All EU FMD pack codes include 4 compulsory elements, the Product Code, Serial Number, Batch and Expiry Date. The combination of these 4 elements uniquely identify a pack.

SecurMed are ramping up for a 5th Element to be included within UK FMD codes. This is the Actual Medicinal Product Pack (AMPP) code. It fits into the existing optional NHRN (National Health Registration Number) slot which is used by some countries to reimburse dispensers for supply of a product. The new NHRN code (AMPP) in the UK is specified as:

  • Prefix 7XX (the X being any number)
  • Numbers only
  • Length 6-18 digits
  • Typical length 16 or 17 digits

The FMD code components can be in any order. The NHRN element could be placed between existing elements. In such a case it would be followed by the Global Separator (<GS>) to allow the scanner reading the code to know where the NHRN stops and the next element ends. It is probable that for existing packs the NHRN would be likely to be the final element in a FMD as that would involve the least disruption of the packing line.

SecurMed require manufacturers to upload the new NHRN code with their product master data. This is information linked to the product code and also includes details such as the manufacturer name, product name and brief product details. At present the NHRN code does not need to be present within the UK FMD codes although it might be present as UK manufacturers prepare for its mandatory inclusion. Our Serialogical software will detect the NHRN code and output it for information. Inclusion of an NHRN code will not affect verification or dispensing of otherwise valid codes.

At present AMPP codes are used within the NHS Dictionary of Medicines and Devices (dm+d). The Dictionary includes details of pack contents and suppliers for prescription medicines. The DMDBrowser is an on-line portal to dm+d details which can be browsed without needing log on credentials.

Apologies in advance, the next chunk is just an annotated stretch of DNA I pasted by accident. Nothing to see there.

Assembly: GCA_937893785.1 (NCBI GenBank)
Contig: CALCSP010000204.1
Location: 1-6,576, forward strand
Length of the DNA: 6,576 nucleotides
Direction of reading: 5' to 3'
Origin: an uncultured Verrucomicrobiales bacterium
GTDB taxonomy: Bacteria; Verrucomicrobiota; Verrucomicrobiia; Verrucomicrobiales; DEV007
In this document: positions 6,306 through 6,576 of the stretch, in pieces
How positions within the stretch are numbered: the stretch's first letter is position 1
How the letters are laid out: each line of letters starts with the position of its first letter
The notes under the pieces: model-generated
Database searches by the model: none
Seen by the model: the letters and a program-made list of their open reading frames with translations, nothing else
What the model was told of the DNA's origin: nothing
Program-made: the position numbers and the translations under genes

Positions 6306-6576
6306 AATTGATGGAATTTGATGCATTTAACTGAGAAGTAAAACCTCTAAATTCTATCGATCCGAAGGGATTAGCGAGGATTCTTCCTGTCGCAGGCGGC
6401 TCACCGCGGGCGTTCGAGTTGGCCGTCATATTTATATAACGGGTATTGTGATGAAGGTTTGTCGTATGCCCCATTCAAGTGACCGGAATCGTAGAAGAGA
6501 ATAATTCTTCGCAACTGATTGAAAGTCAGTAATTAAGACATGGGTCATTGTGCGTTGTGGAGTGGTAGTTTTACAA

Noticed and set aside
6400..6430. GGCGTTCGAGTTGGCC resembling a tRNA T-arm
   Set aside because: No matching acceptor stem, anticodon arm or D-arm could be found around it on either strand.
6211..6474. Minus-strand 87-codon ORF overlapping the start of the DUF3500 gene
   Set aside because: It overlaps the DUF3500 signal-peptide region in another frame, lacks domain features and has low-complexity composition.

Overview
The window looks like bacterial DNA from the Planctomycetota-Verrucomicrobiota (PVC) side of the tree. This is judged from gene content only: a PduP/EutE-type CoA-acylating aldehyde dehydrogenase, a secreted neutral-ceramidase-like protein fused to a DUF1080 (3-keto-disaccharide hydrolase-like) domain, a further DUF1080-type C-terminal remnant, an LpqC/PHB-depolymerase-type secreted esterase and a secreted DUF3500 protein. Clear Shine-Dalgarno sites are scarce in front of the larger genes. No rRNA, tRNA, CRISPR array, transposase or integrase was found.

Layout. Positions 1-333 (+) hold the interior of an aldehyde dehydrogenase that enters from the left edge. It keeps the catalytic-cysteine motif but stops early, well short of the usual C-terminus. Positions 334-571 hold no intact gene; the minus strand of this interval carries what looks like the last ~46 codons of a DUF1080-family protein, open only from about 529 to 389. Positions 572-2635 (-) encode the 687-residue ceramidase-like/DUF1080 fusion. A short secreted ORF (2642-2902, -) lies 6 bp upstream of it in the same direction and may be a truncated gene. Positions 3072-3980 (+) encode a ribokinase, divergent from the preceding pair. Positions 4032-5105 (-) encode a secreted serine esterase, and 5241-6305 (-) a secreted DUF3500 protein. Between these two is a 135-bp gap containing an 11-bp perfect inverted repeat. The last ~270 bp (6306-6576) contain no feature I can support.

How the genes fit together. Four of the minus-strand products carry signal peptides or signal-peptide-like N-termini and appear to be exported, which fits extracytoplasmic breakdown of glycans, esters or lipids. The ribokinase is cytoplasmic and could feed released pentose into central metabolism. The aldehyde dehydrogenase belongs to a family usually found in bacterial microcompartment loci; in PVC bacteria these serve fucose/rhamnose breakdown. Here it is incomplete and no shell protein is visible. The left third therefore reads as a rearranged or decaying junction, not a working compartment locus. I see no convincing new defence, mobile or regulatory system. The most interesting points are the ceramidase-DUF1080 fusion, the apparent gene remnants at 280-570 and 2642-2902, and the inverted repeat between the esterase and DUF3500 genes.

Identifiers from the dm+d are used within the UK electronic prescription system. In an electronic prescription a product is prescribed, in many cases this would be available from more than one manufacturer. Within the FMD a unique pack is identified, the dm+d information is not specific enough for the FMD. The manufacturer and packing details can already be tracked down from the existing 4-part FMD code.

Some added value must have been envisaged in adding the NHRN data within the UK. The electronic prescription system does not include enough data to dispense a specific pack. On the other hand because the FMD data includes a dm+d identifier a FMD scan could be linked to check that the packet scanned matches that on an electronic prescription. This would be an electronic safeguard to the physical check that the pharmacist makes when dispensing a product and ensuring that it matches the existing prescription.